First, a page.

Covered in Bees - Portland Death Punk Vol. 1 (Cover Artwork)
Staff Review

Covered in Bees

Portland Death Punk Vol. 1 (2005)

The Entertainment Experiment

Taking their biggest cues from `80s hardcore and horror punk -- of course, we're talking Misfits fans here -- Covered in Bees' debut album is a bit confusing at first, with vocals jumping between an over-done Danzig impression to throaty screaming, and silly song titles about monsters ("Zombees," "Swampman" and "Spiderlady") and love ("Portland Is for Lovers" and "Revolutionary Theories on the Geometry of Heartbreak"). Are they serious?

"Swampman," with an almost Minutemen feel in the verse music, has vocalist Boo telling a story of being struck down by the monster's mighty sword in a comically ghost story-type voice. "Portland Is for Lovers," if you ignore the vocals, sounds like a muddier Hives, just rock and roll with frequent drum breaks under the group screams. The vocals alternate from gruff to more melodic.

To clarify, Covered in Bees are not from Oregon, this is Portland, Maine we're talking about, a city that appears to have quite an incestuous scene. From what I can tell, every member in this band is also in at least one other band, with names like Pigboat, Confusatron, the Pontiffs, Eggbot, and No!. But Covered in Bees appears to have come out on top, taking the awards for "Best Punk Band" and "Best Live Act" in their hometown alternative paper's (The Providence Phoenix) Best Music Poll 2006.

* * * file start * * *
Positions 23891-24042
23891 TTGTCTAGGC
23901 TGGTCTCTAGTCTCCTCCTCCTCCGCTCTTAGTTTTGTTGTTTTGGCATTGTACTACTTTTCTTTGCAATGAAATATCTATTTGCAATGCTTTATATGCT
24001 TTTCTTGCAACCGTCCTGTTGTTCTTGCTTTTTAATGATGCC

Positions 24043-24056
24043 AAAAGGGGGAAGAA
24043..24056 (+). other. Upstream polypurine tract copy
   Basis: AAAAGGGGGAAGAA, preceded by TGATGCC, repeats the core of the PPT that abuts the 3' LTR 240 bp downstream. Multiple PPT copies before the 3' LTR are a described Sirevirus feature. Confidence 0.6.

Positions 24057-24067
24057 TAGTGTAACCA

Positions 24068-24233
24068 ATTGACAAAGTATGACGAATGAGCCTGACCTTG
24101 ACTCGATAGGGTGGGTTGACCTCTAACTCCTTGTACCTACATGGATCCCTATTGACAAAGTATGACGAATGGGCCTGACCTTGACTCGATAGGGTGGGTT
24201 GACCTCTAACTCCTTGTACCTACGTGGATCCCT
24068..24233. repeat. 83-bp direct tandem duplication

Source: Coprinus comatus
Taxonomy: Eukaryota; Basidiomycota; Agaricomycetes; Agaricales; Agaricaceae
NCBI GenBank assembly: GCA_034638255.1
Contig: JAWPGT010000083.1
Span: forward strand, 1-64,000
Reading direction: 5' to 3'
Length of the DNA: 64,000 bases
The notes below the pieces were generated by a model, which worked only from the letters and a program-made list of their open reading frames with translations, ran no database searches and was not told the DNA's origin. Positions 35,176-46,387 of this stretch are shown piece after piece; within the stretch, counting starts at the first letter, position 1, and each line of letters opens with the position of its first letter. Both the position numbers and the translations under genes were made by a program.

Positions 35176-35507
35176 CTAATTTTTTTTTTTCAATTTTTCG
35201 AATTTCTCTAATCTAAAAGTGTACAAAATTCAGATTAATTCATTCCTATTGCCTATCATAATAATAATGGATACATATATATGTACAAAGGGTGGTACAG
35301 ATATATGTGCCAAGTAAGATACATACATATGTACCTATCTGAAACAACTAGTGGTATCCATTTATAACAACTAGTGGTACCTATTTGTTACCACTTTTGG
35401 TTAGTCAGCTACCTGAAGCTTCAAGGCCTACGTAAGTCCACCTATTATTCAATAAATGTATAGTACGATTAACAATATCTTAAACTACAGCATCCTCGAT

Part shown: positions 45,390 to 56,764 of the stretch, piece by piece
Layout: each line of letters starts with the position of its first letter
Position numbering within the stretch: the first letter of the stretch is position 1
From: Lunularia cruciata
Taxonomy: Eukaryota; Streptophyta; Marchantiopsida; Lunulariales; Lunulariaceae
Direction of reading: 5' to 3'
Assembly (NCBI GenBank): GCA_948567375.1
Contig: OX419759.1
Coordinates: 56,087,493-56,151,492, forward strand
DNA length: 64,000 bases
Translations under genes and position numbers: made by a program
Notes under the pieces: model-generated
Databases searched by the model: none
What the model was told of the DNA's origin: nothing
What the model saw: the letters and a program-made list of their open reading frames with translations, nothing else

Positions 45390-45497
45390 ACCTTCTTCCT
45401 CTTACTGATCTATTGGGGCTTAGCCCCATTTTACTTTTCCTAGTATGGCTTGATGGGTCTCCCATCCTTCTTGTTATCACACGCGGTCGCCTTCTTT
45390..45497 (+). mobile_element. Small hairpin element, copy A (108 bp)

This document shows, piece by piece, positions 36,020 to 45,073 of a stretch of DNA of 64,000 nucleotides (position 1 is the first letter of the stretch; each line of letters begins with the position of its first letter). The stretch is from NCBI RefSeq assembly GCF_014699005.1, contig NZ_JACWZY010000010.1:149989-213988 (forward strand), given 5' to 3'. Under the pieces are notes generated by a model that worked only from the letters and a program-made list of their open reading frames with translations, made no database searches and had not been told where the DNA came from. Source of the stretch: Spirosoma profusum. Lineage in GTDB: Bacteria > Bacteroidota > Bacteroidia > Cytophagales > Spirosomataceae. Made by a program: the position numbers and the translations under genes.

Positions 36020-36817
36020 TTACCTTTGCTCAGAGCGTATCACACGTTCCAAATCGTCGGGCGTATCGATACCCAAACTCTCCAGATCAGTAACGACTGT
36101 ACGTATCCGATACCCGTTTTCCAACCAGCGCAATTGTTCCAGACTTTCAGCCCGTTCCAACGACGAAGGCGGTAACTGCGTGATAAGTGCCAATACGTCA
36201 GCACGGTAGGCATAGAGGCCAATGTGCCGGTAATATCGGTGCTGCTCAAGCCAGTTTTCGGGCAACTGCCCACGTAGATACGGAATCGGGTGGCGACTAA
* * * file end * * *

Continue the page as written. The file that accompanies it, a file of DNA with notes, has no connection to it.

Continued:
The best thing about Covered in Bees is that they really do seem to be having fun, and it's an entertaining listen. I don't think they take themselves or their "horror" element all that seriously, and just have a good time with it. For example, the secret track (probably called "Bride of Swampman"), is a ballad complete with acoustic guitar and later, a cock-rock solo, with rhymes like "Need a rock, he'll be a pillar / don't forget he's a cold-blooded killer."

For a style of music that can be very constricting, Covered in Bees vary things nicely while still maintaining their identity, from the typical hard-and-fast double-time in "Drop in the Bucket" to the near metalcore of "Leather Gypsy," the `80s style pop-metal of "Spiderlady" to the swing beat and dynamic variation in "Skull and Crossroads," and their tendency to just go gritty rock and roll. I was turned off at first, but with the realization of fun and silliness, along with a little time, Covered in Bees won me over.